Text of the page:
Weston’s Data Innovation and the Kilauea Volcano Emergency Response

Weston has a longstanding, over 20-year, history of partnering with response agencies and business partners like Environmental Systems Research Institute (Esri) to develop innovative technology in support of the largest Emergency Response needs in the history of our federal government.  In fact, in the past 9 months, Weston has responded to Hurricane Harvey, Irma, Maria, the 2017 Northern California Wildfires, and most recently, the Kilauea Volcano Response in Hawaii.

Through our partnerships with the United States Environmental Protection Agency (USEPA) as their prime Superfund Technical Assessment & Response Team (START) Contractor, Weston has developed data management and visualization strategies using EPA standards and software tools integrated with cloud architecture that combine relational database management systems, web-based query tools, and GIS capabilities in a secure environment. This unique system allows for maximum flexibility, acting as a connector to existing tools for data capture and dissemination.

Weston was tasked with supporting EPA and other federal, state, and local stakeholders associated with Emergency Support Function 10 at impacted areas on the Island of Hawaii in the approximately 40 various response locations. Weston was first able to quickly deploy mobile data collection hardware and software to support the operations using ArcGIS Collector and Survey 123, and these data were synchronized to a cloud environment data warehouse. Weston also deployed Esri-based Geospatial Viewers to support operations that allowed the Unified Command to see the common operational picture during tactics and planning meetings. In addition to a Geospatial Operational Viewer, Weston deployed interactive web-based story map applications that provided the daily Situation Report (SITREP) and was used by Unified Command and the Police Intelligence Operations (PIO) to brief both senior management and the public on the current situation.

Weston worked closely with EPA ERT personnel to deploy the VIPER telemetry-enabled monitoring system in support of the Incident Command objective to monitor for air quality during the ongoing volcanic activity of the Kilauea Response. The Geospatial Operational Viewer encompassed data layers from FEMA, United States Geological Survey (USGS), and EPA, and provided a single common operational picture of all the work being completed by Unified Command. Weston, with ERT, implemented a custom Geo-JSON process to bring real-time monitoring data from multiple agencies into a single portal without the need for data replication and/or storage of this massive volume of data associated with the Kilauea Volcano events. The new, innovative approach provides the capability to map and report near real time data, reflecting the same exact data being reporting through VIPER Deployment Manager, an EPA-developed software that transmits data to the cloud-based architecture.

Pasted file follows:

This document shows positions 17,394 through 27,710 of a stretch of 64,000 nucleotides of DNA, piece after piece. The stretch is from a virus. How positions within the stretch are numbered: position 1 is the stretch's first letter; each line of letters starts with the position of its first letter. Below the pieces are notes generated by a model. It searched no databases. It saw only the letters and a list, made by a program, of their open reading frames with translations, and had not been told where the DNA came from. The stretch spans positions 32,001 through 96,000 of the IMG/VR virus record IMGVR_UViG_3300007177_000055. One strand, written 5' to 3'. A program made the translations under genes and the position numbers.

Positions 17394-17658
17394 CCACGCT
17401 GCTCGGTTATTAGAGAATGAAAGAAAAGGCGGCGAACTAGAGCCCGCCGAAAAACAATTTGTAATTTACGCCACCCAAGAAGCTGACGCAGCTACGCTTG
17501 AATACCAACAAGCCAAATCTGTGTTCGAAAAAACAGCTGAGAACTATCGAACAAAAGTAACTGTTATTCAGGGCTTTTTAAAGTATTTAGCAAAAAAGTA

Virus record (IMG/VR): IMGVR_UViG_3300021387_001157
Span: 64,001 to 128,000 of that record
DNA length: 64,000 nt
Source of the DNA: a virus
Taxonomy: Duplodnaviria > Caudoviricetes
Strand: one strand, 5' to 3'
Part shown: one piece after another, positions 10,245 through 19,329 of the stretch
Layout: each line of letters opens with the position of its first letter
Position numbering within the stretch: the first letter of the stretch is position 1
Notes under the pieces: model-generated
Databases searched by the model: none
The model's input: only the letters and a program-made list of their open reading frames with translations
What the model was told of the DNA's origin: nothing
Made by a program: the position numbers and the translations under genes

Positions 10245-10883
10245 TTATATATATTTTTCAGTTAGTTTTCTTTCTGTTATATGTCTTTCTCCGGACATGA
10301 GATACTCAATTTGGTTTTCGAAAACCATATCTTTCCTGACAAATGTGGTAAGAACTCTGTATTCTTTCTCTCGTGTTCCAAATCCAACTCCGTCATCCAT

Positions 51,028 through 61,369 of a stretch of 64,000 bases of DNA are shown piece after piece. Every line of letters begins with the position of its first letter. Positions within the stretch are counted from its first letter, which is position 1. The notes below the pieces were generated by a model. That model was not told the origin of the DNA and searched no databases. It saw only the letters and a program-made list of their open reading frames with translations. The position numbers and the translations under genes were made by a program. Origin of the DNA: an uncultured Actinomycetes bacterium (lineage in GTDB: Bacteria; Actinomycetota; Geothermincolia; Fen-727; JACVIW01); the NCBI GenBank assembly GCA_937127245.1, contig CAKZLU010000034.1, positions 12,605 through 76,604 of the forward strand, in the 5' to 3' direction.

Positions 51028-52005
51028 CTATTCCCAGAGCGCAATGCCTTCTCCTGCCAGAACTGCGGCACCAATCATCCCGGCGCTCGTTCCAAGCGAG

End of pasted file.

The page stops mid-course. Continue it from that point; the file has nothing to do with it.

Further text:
EPA OSC and Weston staff determining access points for air monitoring sensor deployment, Hawaii

Monitoring was conducted in 37 unique locations continuously for over a month, with the data reported via the viewer to provide stakeholders with air quality information and potential health impacts. To date, over 200 million records have been pushed to VIPER.NET. Weston also provided support in customizing the Legend in the Viewer so that hyperlinks direct the user to Health Effects and Public Response information instead of displaying the full information under the Legend. The hyperlinks feature resulted in a more concise Legend, while still enabling the user to access the information. Additionally, Weston implemented a solution to provide the latest air monitoring reading in Hawaii Standard Time, and users could specify a refresh rate through the viewer tool to automatically refresh the readings at the station location. Weston provided custom reporting and charting popups to help deliver the overall message of air quality and the potential impact to human health.

Weston’s approach is innovative in a number of ways. We managed to create efficiencies around the process of moving extremely large quantities of data. Also, exploring the use of Geo-JSON real-time data services such as with Viper has expanded the uses of other time critical response data to be made available by other responding agencies to enhance their own Response Common Operational Geospatial Viewers. These enhanced uses of dynamic data layers allow Weston to provide our responders, EPA, and other designated stakeholders valuable information during times of response and planning.